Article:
ARE_you_kidding_me's avatar

While I agree with @LuckyGuy You need to look at the big picture. Will this job be a stepping stone to something greater? I personally have taken jobs with a lower salary because I knew I would get experience that would lead to better work later. What is your long-term plan and how would this job fit into that plan. Then ask yourself if the commute is worth it or not.

JLeslie's avatar

I would say if you have another option it isn’t worth it.

If you can move closer within a few months it might be worth it if the job is something you will really like.

stanleybmanly's avatar

I agree with the consensus. You’re in effect working 3 and a half extra hours a day in unpaid overtime, incurring huge gasoline bills, and driving your car into the ground. It might be worth it to find a local apartment or room to live in during the week, restricting the commute to the weekend. Only you can determine which matters most, your current address or 30 bucks an hour. If you can’t bear the thought of parting with your current residence, perhaps you could rent it out or sublet. But it’s urgent that you seek a remedy, because even worse than the huge number of hours being stolen from your life, you suffer the indignity of having to literally pay to support the insult.

LuckyGuy's avatar

I probably shoud have mentioned this in my firist post. but I figured that 15 minutes was a nice , normal commute and needed to be subtracted from the 1 hr 45 minutes time. During your commute you will no doubt be using your device (hands free of course! ) to take care of personal business. That left 1 hr 30 min each way as the “penalty” for taking the distant job.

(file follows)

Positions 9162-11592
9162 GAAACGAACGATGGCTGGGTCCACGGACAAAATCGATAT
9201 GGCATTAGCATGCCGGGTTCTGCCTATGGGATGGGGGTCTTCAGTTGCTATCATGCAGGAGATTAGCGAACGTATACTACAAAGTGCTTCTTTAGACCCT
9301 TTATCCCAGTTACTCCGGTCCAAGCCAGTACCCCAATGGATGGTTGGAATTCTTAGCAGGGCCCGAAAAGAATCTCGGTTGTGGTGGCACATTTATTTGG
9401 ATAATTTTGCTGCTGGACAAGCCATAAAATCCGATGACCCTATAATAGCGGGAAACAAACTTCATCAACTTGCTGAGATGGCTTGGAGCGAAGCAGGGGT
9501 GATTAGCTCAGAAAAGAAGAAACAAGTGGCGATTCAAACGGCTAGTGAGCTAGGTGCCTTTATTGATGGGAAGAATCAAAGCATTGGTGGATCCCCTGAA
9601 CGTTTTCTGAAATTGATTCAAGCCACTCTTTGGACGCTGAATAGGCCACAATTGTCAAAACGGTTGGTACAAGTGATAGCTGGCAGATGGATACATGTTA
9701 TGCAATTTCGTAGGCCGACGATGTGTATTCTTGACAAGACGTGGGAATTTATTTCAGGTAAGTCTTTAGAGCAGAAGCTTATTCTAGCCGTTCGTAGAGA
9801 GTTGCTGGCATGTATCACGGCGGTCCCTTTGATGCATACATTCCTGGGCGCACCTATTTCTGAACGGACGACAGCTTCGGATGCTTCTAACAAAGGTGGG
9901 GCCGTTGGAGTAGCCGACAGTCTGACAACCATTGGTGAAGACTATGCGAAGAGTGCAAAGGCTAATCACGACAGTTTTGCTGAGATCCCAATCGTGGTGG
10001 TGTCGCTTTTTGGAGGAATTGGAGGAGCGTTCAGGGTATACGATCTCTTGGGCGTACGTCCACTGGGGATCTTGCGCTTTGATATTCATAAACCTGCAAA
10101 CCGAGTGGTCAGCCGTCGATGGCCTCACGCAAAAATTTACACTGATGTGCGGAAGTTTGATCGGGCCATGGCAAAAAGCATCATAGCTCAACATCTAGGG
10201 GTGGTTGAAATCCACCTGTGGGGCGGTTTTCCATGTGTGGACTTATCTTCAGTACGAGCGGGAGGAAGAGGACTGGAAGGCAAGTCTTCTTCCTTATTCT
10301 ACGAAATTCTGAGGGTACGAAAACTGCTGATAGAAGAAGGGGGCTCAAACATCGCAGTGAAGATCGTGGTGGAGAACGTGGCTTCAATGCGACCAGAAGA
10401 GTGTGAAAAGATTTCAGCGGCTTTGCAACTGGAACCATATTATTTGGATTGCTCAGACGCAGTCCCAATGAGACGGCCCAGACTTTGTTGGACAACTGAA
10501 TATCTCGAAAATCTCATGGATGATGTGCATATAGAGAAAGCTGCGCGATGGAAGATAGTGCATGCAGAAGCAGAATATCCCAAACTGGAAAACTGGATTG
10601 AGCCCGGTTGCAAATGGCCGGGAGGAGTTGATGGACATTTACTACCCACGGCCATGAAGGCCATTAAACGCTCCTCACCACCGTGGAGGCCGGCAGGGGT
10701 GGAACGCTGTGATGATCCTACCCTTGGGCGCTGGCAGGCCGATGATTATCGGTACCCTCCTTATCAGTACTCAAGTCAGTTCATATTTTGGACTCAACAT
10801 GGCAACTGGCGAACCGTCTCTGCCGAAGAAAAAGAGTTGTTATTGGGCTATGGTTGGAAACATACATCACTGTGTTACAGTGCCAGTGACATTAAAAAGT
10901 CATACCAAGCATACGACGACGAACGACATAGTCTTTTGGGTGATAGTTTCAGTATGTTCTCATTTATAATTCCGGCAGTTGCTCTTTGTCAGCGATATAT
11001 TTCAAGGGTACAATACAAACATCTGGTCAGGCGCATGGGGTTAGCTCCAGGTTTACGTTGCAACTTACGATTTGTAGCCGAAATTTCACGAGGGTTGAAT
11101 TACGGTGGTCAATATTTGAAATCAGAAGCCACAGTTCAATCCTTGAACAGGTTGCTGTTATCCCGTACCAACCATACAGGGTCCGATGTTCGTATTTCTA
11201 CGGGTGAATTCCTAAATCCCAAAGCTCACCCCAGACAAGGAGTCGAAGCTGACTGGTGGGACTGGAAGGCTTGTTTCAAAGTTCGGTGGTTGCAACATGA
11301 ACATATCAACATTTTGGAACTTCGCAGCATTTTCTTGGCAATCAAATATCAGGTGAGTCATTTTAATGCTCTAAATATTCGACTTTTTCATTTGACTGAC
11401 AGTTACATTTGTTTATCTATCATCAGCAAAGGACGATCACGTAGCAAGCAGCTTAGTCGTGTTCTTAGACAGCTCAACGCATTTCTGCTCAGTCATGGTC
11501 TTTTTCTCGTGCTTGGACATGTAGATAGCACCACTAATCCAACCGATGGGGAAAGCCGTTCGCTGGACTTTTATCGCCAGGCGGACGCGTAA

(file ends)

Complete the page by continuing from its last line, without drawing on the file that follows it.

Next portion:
It reminded me of a job I had that entailed periodically driving over 2 hours each way to get to the customer’s remote factory site. For about 6 months I had to do it 1 or 2 times per week. If I had to visit 2 days in a row my company paid for a hotel, and dinners, so I did not have to waste 4+ hours commuting.
Can you work out a deal like that where you compromise? If they will agree to pay for the hotel, you will agree to stay overnight in a low budget hotel 2 days per week, Mon and Wed, for example, to basically halve your commute – and increase your productivity. You will arrive at the office well rested and at peak performance.